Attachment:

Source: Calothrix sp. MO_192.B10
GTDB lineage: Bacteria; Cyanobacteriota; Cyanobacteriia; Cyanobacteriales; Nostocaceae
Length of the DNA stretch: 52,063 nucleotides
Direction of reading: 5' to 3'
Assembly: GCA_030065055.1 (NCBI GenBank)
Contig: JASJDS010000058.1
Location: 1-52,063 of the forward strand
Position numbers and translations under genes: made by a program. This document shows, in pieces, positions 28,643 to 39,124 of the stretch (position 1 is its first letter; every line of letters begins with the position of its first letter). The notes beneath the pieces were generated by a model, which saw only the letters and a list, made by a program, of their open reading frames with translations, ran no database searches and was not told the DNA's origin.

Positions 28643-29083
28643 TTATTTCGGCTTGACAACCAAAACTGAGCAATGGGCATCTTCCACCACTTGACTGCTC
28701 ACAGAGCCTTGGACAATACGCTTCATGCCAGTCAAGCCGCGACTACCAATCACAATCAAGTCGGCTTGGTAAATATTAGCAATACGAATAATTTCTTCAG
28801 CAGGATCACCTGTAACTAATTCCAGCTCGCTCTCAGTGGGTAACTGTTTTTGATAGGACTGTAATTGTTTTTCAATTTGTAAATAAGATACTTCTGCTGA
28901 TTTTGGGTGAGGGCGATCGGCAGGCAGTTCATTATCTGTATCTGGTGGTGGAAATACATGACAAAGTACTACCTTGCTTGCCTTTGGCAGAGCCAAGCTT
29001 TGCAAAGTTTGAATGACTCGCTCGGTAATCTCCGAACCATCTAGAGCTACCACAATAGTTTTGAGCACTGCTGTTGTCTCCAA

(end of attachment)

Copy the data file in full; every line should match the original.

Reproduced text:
Source: Calothrix sp. MO_192.B10
GTDB lineage: Bacteria; Cyanobacteriota; Cyanobacteriia; Cyanobacteriales; Nostocaceae
Length of the DNA stretch: 52,063 nucleotides
Direction of reading: 5' to 3'
Assembly: GCA_030065055.1 (NCBI GenBank)
Contig: JASJDS010000058.1
Location: 1-52,063 of the forward strand
Position numbers and translations under genes: made by a program. This document shows, in pieces, positions 28,643 to 39,124 of the stretch (position 1 is its first letter; every line of letters begins with the position of its first letter). The notes beneath the pieces were generated by a model, which saw only the letters and a list, made by a program, of their open reading frames with translations, ran no database searches and was not told the DNA's origin.

Positions 28643-29083
28643 TTATTTCGGCTTGACAACCAAAACTGAGCAATGGGCATCTTCCACCACTTGACTGCTC
28701 ACAGAGCCTTGGACAATACGCTTCATGCCAGTCAAGCCGCGACTACCAATCACAATCAAGTCGGCTTGGTAAATATTAGCAATACGAATAATTTCTTCAG
28801 CAGGATCACCTGTAACTAATTCCAGCTCGCTCTCAGTGGGTAACTGTTTTTGATAGGACTGTAATTGTTTTTCAATTTGTAAATAAGATACTTCTGCTGA
28901 TTTTGGGTGAGGGCGATCGGCAGGCAGTTCATTATCTGTATCTGGTGGTGGAAATACATGACAAAGTACTACCTTGCTTGCCTTTGGCAGAGCCAAGCTT
29001 TGCAAAGTTTGAATGACTCGCTCGGTAATCTCCGAACCATCTAGAGCTACCACAATAGTTTTGAGCACTGCTGTTGTCTCCAA